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Posts from the ‘Book Reviews’ Category

Books on the Blog: Everything I Never Told You

by Sharon Williams

everything i never told you.jpgEach year I teach a historical fiction reading unit in the reading workshop format. Students are offered 14 titles to choose from and are paired with other students who pick the same title. When our grade level team of LA teachers first began teaching this unit, we had a limited number of novels from which our students could choose. Past practice found the LA teachers spending time combing through internet searches for historical fiction novels to add to our repertoire.

Last year, upon finishing our unit, I encouraged my students to do a bit of searching on their own to find a historical fiction novel to use for their independent reading and to report back to me any titles they found to be outstanding. I had a few students take me up on this challenge, and I have spent some time reading their recommendations over the past few months. One novel that a student had deemed a worthy read was Everything I Never Told You by Celeste Ng. Read more

Books on the Blog: Who Done It Books

by Linda Walker

pic1.jpgWho Done It books help young readers and writers make inferences and draw conclusions. The opening pages of The First Case by Ulf Nilsson, a celebrated Swedish children’s author, illustrated by Gitte Spee, generates the questions of why is squirrel hurrying through the deep snow and what is the destination. The accompanying text arouses interest…” Wretched thieves!” cried a small creature as it scurried through the snow. “Thieving wretches!” It was late in the evening and the whole forest was asleep. It was snowing softly and beautifully. “Monstrous plunderers!” called the little animal in a trembling, squeaky voice. “Plundering monsters!” Read more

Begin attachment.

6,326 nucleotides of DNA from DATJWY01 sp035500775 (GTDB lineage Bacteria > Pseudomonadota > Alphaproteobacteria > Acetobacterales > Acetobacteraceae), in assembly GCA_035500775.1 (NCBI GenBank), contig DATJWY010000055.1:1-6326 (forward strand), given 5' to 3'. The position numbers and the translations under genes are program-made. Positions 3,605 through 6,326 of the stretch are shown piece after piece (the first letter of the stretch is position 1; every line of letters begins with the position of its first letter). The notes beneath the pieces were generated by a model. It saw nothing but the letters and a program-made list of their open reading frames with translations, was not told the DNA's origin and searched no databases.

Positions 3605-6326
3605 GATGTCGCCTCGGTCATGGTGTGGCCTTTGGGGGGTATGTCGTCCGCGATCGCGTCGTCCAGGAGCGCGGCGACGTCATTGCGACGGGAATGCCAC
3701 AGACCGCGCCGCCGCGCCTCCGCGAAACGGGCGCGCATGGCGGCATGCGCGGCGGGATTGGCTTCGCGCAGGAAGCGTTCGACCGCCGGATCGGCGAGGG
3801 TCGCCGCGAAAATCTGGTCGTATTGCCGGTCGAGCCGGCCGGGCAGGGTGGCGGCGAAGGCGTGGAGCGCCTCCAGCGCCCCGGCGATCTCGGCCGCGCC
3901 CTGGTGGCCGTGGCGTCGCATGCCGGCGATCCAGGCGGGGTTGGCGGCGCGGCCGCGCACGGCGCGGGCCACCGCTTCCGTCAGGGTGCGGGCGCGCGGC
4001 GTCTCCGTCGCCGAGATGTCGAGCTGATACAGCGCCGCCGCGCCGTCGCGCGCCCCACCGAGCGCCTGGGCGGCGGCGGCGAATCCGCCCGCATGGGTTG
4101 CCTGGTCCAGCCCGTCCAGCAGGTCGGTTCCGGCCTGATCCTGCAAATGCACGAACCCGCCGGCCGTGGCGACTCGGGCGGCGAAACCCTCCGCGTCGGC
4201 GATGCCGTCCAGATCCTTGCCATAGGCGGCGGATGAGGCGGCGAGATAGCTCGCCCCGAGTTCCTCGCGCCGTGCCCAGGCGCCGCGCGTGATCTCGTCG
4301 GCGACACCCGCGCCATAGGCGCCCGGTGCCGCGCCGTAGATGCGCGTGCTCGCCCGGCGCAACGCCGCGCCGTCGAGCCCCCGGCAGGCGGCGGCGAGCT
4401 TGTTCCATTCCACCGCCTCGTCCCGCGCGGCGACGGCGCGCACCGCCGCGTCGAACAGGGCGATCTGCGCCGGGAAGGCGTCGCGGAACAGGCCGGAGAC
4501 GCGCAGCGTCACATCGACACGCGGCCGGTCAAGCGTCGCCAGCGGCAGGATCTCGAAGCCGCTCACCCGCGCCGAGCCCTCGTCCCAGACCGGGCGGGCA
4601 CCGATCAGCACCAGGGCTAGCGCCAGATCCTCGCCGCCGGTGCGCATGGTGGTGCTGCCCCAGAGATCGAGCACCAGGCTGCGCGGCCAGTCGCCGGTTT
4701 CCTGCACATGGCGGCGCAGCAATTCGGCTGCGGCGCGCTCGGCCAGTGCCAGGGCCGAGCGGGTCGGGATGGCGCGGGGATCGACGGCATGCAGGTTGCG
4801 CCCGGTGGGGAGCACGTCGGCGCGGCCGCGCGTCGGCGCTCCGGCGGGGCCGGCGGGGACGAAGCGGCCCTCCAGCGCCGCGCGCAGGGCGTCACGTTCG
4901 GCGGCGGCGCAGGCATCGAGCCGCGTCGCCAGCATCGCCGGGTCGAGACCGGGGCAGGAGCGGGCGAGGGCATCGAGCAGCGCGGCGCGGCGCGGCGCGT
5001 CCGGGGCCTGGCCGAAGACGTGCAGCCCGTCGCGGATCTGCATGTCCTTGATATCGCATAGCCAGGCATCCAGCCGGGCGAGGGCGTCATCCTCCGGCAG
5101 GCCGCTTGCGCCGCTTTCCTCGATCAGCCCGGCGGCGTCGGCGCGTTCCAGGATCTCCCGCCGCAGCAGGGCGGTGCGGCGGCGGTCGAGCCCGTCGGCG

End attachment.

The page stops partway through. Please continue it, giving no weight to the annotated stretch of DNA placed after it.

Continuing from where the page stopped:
Books on the Blog: The Book With No Pictures

by Melissa Hurwitz9780803741713.jpg

“Warning! This book looks serious but it is actually completely ridiculous! If a kid is trying to make you read this book, the kid is playing a trick on you. You will end up saying silly things and making everybody laugh and laugh! Don’t say I didn’t warn you…”


Do you enjoy hilarious, laugh out loud fun?  Are you looking for a way to spark your students’ interest in reading?  If you answered yes, then look no further than B.J. Novak’s The Book With No PicturesRead more

Books on the Blog: Moo: a novel

by Lynne Dorfman


a wide silk of bluesilver

spotted with treegreen islands


a banner of bluewhite sky

41Ypg52oXoL.jpgIf you loved reading Love That Dog and Hate That Cat, you will not want to miss Sharon Creech’s newest tween novel, Moo. This story is about a family’s momentous move from the city to rural Maine, and an unexpected bond that develops between twelve-year-old Reena and one very ornery cow.

When the family moves to Maine, Reena is dreaming of picking blueberries and eating all the lobster she wants. Instead, she and her younger brother Luke are volunteered by their mother to help an eccentric neighbor named Mrs. Falala who has a pig named Paulie, a cat named China, a parrot named Crockett, a snake named Edna, and an enormous belted Galloway named Zora.  What happens next is amazing…

Told in a blend of poetry and prose with defining variation in print of different fonts and 51-5S7JNGBL.jpgsizes and unusual placements of words on pages to create word pictures for the reader, this delightful story will warm your heart. It is just right for so many middle schoolers who are between wanting to be children and wanting to be adults. The story has a full range of emotions from light and funny to sad and reflective. The characters are so different that they complement each other completely. Moo is a story about opening our minds and hearts to new experiences and letting others into our life so that we can grow, develop relationships and insights, and be renewed. Themes of loss, friendship, courage, and family are represented here in a story to love long after you finish reading the final page!

minneapolis-2015-lynne-paul-mary-and-me-5Lynne R. Dorfman is a Co-director of PAWLP and an adjunct professor at Arcadia University. She is eagerly awaiting the second edition publication this spring of her first book, Mentor Texts: Teaching Writing Through Children’s Literature, co-authored with PAWLP fellow Rose Cappelli.  Currently, she is writing Welcome to Writing Workshop with Stacey Shubitz. Lynne enjoys her role as President of Eta chapter of ADK and working with women educators who tirelessly raise monies for charities